Author Michael Blencowe
Community Wildlife Officer
A while back I was invited to visit a local campsite. The Secret Campsite (itís not that secret, itís got its own website) is hidden away in the countryside north of Lewes. The manager, Tim Bullen, is as excited about wildlife as he is about camping and the site is being managed very much with wildlife in mind.
With such a variety of great wildlife around the campsite Tim and I decided to arrange an evening of wildlife and camping and on July 10th a crowd of campers gathered, sitting on straw bales in the barn, as I gave an illustrated talk about some of the bats, moths and other wildife we may see on the campsite after dark.
With darkness setting in we fired up the moth trap and then headed out on a dusk stroll. We soon saw our first glow-worms Ė with one lucky young lady winning the prize lolly (an actual lolly, not money) for the first sighting.
Bats started to become active and we stood on the bridge over the old Lewes-East Grinstead train line listening to pipistrelles and serotines with our bat detectors. As the owls started to wake up we headed back to the bright moth trap where scorched wings, flames and blotched emeralds were starting to arrive.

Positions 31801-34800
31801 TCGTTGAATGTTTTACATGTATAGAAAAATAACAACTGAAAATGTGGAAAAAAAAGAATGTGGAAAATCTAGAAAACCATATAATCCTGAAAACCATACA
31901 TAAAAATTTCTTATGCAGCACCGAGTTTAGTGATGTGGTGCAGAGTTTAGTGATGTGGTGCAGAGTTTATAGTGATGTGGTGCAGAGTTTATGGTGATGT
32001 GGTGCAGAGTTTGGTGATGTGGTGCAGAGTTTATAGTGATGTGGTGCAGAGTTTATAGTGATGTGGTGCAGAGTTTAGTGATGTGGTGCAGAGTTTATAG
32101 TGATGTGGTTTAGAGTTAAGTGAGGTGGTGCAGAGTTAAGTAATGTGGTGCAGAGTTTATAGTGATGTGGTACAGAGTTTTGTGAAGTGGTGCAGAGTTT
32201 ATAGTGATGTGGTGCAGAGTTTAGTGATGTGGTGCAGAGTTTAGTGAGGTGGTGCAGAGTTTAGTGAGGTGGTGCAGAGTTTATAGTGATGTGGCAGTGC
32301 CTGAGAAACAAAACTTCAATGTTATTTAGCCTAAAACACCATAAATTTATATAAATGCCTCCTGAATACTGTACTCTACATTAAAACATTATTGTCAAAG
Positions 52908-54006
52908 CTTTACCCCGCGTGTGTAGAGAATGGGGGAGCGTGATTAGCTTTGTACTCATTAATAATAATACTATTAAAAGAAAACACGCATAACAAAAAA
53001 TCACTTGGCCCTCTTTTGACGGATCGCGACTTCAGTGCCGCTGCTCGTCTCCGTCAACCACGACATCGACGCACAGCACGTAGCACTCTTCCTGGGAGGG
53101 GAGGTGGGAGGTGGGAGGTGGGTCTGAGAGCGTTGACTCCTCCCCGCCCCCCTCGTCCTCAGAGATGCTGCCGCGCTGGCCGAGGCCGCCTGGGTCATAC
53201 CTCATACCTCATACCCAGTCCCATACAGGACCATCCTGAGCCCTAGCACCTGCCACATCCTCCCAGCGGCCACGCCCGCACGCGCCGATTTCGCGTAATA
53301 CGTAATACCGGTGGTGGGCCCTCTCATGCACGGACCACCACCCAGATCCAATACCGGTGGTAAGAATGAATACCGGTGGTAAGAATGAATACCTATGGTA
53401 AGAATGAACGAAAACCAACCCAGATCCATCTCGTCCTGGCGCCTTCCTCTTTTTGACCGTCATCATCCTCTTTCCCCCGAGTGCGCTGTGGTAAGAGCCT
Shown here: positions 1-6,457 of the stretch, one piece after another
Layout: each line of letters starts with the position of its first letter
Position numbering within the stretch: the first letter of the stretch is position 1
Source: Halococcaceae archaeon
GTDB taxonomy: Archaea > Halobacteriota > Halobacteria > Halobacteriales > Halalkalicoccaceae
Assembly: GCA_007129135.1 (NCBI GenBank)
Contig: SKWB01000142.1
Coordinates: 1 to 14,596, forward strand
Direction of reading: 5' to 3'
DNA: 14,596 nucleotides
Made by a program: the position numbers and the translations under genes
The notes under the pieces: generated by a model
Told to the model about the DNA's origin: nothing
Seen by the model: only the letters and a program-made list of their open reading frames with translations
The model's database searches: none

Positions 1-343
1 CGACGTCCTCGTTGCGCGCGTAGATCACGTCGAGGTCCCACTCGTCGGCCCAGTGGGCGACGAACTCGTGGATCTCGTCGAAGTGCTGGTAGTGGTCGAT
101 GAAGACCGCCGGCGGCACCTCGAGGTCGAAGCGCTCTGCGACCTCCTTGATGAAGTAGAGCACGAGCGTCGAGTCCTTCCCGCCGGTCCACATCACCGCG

Like all the best camping expeditions the evening ended with stories around the campfire.
In the morning we were awoken by the sizzling of bacon as Tim undertook some industrial scale catering. Then back to the barn for a talk about butterflies and in particular the purple emperor. Despite this elusive rarity not being seen in this area for many years I was still confident that we could find one. (One attendee, Gerry Thomson, described me as a lepidoptomist). To aid our search I was hoping to use the emperorís love for disgusting salty things to lure him down. Armed with some stinky Indonesian shrimp paste and a huge rancid pigís liver we headed back out. These tempting treats sadly did not entice the Emperor - although the children seemed to enjoy watching a grown man wrestling with offal.
In the moth trap we found many more moth species. The crowd was thrilled by the poplar hawkmoth, the elephant hawkmoth, the burnished brass, the buff-tip and lots more. I was thrilled by the tiny scarce forest tubic Esperia oliviella Ė it hasnít been recorded near Lewes since 1859!
After the moth trap we released the moths and headed out around the campsite finding slow-worms, grass snakes and marbled white butterflies. We were joined by Nick Lear, the neighbouring farmer, who has recently won an award for his work combining farming with conservation. Nick kindly led us on a tour of his wonderful farm and woodland - where we saw orchids, dragonflies and some of the first silver-washed fritillaries and white admirals of 2013.
A big thank you to Tim and Nick and to the other 50 people who came along and made this such a great event. Let's do it again in 2014!